COVID-19 threatens the entire nervous system

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The review describes the different neurological conditions that may occur in COVID-19 patients and how to diagnose them, as well as likely pathogenic mechanisms. Image is in the public domain.

Summary: Roughly 50% of patients hospitalized for COVID-19 experience neurological symptoms including headaches, dizziness, smell and taste disorders, and stroke, a new study reports. Coronavirus may affect the entire nervous system, including the brain, spinal cord, and muscles. Neurological symptoms of COVID-19 may appear before the fever and cough commonly associated with infection.

Source: Northwestern University

A new review of neurological symptoms of COVID-19 patients in current scientific literature reveals the disease poses a global threat to the entire nervous system, reports a Northwestern Medicine study published this week in Annals of Neurology.

About half of hospitalized patients have neurological manifestations of COVID-19, which include headache, dizziness, decreased alertness, difficulty concentrating, disorders of smell and taste, seizures, strokes, weakness and muscle pain.

“It’s important for the general public and physicians to be aware of this, because a SARS-COV-2 infection may present with neurologic symptoms initially, before any fever, cough or respiratory problems occur,” said lead author of the review, Dr. Igor Koralnik, Northwestern Medicine chief of neuro-infectious diseases and global neurology and a professor of neurology at Northwestern University Feinberg School of Medicine.

The review describes the different neurological conditions that may occur in COVID-19 patients and how to diagnose them, as well as likely pathogenic mechanisms.

“This understanding is key to direct appropriate clinical management and treatment,” Koralnik said.

The disease may affect the entire nervous system, including the brain, spinal cord and nerves as well as the muscles. There are many different ways COVID-19 can cause neurological dysfunction, he said. Because this disease may affect multiple organs (lung, kidney, heart), the brain may also suffer from lack of oxygenation or from clotting disorders that may lead to ischemic or hemorrhagic strokes. In addition, the virus may cause direct infection of the brain and meninges. Finally, the reaction of the immune system to the infection may cause inflammation that can damage the brain and nerves.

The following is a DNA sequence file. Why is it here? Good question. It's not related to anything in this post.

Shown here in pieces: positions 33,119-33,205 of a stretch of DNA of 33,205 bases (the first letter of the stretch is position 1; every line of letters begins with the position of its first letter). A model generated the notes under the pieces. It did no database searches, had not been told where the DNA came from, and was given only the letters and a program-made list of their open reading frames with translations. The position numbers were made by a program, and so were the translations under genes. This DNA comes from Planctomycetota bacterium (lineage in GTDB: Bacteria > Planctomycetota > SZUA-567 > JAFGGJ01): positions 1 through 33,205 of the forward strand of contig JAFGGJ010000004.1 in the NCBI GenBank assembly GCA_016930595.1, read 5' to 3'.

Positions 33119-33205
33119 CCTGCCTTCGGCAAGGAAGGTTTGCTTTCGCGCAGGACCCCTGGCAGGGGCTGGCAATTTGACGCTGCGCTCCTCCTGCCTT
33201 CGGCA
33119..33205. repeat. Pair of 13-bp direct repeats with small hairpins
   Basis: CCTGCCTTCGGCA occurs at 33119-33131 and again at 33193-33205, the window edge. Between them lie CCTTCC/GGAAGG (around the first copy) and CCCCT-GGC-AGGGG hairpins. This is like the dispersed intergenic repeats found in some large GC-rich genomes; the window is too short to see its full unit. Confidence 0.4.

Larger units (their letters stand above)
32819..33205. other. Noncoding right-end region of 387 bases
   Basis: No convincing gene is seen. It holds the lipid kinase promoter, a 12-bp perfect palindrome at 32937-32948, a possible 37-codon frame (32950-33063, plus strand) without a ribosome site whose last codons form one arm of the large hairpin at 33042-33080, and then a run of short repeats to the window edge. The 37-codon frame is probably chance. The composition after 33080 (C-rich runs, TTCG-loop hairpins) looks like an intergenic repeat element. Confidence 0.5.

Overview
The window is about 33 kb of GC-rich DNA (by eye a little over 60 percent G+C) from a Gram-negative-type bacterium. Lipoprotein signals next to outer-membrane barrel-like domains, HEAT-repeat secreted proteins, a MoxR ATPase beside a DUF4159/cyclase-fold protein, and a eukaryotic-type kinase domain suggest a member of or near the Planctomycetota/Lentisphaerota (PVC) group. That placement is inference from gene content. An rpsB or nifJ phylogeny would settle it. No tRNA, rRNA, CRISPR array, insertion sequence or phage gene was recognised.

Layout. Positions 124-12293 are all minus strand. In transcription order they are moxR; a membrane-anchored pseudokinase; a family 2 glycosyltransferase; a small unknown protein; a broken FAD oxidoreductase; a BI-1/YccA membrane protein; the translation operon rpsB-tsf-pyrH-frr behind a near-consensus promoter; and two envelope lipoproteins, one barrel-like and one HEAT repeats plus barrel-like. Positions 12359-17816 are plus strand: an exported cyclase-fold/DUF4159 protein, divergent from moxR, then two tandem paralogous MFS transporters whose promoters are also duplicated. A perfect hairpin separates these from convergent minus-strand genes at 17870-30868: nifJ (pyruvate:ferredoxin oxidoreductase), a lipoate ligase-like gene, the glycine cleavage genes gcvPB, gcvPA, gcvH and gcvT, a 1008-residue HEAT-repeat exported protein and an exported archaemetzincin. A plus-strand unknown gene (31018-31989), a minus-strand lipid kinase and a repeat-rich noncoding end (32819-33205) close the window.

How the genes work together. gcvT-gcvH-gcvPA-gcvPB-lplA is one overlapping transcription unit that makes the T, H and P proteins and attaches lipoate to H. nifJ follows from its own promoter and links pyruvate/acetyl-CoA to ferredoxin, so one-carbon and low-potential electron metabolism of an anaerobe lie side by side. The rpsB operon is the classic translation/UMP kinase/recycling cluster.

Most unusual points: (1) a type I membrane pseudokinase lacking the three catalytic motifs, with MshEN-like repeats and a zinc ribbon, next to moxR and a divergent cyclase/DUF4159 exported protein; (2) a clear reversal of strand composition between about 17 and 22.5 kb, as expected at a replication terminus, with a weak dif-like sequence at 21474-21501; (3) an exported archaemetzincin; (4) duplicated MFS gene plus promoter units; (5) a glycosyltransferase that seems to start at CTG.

Koralnik and colleagues have formed a Neuro-COVID research team and started a retrospective analysis of all COVID-19 patients hospitalized at Northwestern Medicine to determine the frequency and type of neurological complications, as well as response to treatment.

Since knowledge about the long term outcome of neurologic manifestations of COVID-19 is limited, Koralnik also will follow some of those patients prospectively in his new outpatient Neuro-COVID clinic to determine if neurological problems are temporary or permanent. These studies will provide the foundation on how to diagnose, manage and treat the many neurologic manifestations of COVID-19, he said.

About this coronavirus research article

Source:
Northwestern University
Media Contacts:
Marla Paul – Northwestern University
Image Source:
The image is in the public domain.

Original Research: Open access
“COVID ‐19: a global threat to the nervous system”. by Igor. J Koralnik M.D. Kenneth L. Tyler M.D.
Annals of Neurology doi:10.1002/ana.25807

Abstract

COVID ‐19: a global threat to the nervous system

In less than 6 months, the severe acute respiratory syndrome‐coronavirus type 2 (SARS‐CoV‐2) has spread worldwide infecting nearly 6 million people and killing over 350,000. Initially thought to be restricted to the respiratory system, we now understand that coronavirus disease 2019 (COVID‐19) also involves multiple other organs including the central and peripheral nervous system. The number of recognized neurologic manifestations of SARS‐CoV‐2 infection is rapidly accumulating. These may result from a variety of mechanisms including virus‐induced hyper‐inflammatory and hypercoagulable states, direct virus infection of the CNS, and post‐infectious immune mediated processes. Example of COVID‐19 CNS disease include encephalopathy, encephalitis, acute disseminated encephalomyelitis, meningitis, ischemic and hemorrhagic stroke, venous sinus thrombosis and endothelialitis. In the peripheral nervous system COVID‐19 is associated with dysfunction of smell and taste, muscle injury, the Guillain‐Barre syndrome and its variants. Due to its worldwide distribution and multifactorial pathogenic mechanisms, COVID‐19 poses a global threat to the entire nervous system. While our understanding of SARS‐CoV‐2 neuropathogenesis is still incomplete and our knowledge is evolving rapidly, we hope that this review will provide a useful framework and help neurologists in understanding the many neurologic facets of COVID‐19.

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